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Celebrity landlord protests after losing HMO licences for two properties

ger treacy landlord

A landlord has told councillors he will have to give up two properties after he failed to renew HMO licences before the expiry dates.

Gerard (also known as Ger) Treacy (main picture, inset), who works as a sports commentator for RTE and has a top post in the Northern Ireland civil service, also invoked the Human Rights Act in a bid to convince Belfast City Council’s licensing committee not to turn down applications for six HMO licences in two buildings on Ireton Street.

However, he was refused new licences due to the high levels of overprovision of HMOs in the area. LandlordZONE's research shows that on Ireton Street, where at least one of Treacy's properties are located, there are over 20 HMOs.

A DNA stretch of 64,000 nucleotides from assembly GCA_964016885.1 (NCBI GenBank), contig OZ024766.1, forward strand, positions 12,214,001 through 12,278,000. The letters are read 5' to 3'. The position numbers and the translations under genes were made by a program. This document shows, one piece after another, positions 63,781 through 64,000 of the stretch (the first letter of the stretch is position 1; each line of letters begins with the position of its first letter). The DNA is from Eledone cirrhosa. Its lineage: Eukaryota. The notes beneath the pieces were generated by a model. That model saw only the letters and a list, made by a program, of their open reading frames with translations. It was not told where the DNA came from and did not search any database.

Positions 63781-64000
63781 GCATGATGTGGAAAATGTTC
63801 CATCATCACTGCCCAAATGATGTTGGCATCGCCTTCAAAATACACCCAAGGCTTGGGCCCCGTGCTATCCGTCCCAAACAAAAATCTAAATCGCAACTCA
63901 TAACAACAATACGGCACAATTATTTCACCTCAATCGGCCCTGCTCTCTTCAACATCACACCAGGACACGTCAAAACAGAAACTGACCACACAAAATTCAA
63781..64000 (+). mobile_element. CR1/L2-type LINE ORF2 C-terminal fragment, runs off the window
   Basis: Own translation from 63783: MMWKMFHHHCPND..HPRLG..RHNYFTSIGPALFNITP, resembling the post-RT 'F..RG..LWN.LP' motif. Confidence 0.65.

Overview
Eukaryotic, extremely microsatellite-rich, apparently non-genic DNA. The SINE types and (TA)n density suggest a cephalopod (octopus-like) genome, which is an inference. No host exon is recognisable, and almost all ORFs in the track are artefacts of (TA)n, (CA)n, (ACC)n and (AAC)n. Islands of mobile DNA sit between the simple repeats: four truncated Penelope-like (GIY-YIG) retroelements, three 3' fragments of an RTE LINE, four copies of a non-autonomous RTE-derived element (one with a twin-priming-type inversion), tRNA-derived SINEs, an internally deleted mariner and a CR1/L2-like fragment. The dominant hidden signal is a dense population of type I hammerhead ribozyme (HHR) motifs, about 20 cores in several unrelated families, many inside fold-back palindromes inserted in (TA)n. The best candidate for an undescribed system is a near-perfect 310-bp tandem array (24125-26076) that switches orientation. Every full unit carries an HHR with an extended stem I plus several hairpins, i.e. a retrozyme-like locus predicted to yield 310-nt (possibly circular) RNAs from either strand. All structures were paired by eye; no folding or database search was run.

The broadcaster, who has worked for the BBC in the past, has owned the properties for almost 30 years and converted them to HMOs between 2007 and 2010 but didn’t renew licences in time over the last few years, reports Belfast Live, despite having been sent reminder letters.

He explained that rent on the properties had not increased enough to meet the significant mortgage increases.

Treacy told them if the HMO licences were refused, the 25 beds would fall to 12 beds.

“This means I will lose on average £300 per room, on the 13 rooms I am no longer permitted to rent. That over a month is £3,900, and over a year works out at £46,800.”

He added: “I believe it is appropriate to remind the committee that the Human Rights Act Protocol One, in relation to the protection of property, states the following - ‘that every natural or legal person is entitled to the peaceful enjoyment of his possessions’”.

The city solicitor Nora Largey explained that it was the point of a licensing regime to interfere with rights.

“They are there because of the public issues and general interest in regulating HMOs, which does consider overprovision,” she said. “If you are late, you have to make a new application, the legislation is clear on that.”

Picture credits: LinkedIn, Google Streetview


Hmo licencing
Northern ireland